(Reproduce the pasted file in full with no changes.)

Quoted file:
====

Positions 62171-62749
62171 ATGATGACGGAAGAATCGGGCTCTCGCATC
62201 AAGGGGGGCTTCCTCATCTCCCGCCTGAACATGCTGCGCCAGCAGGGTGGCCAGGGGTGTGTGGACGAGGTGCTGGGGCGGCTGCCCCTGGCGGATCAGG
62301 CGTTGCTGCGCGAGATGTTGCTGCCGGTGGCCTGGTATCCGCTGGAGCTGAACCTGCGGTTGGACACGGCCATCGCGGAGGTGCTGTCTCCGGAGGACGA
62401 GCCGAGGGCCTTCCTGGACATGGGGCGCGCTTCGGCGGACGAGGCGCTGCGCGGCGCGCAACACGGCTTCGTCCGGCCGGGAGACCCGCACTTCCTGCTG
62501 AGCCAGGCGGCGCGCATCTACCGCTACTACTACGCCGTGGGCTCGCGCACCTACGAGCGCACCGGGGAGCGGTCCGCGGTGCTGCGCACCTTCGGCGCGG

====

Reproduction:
Positions 62171-62749
62171 ATGATGACGGAAGAATCGGGCTCTCGCATC
62201 AAGGGGGGCTTCCTCATCTCCCGCCTGAACATGCTGCGCCAGCAGGGTGGCCAGGGGTGTGTGGACGAGGTGCTGGGGCGGCTGCCCCTGGCGGATCAGG
62301 CGTTGCTGCGCGAGATGTTGCTGCCGGTGGCCTGGTATCCGCTGGAGCTGAACCTGCGGTTGGACACGGCCATCGCGGAGGTGCTGTCTCCGGAGGACGA
62401 GCCGAGGGCCTTCCTGGACATGGGGCGCGCTTCGGCGGACGAGGCGCTGCGCGGCGCGCAACACGGCTTCGTCCGGCCGGGAGACCCGCACTTCCTGCTG
62501 AGCCAGGCGGCGCGCATCTACCGCTACTACTACGCCGTGGGCTCGCGCACCTACGAGCGCACCGGGGAGCGGTCCGCGGTGCTGCGCACCTTCGGCGCGG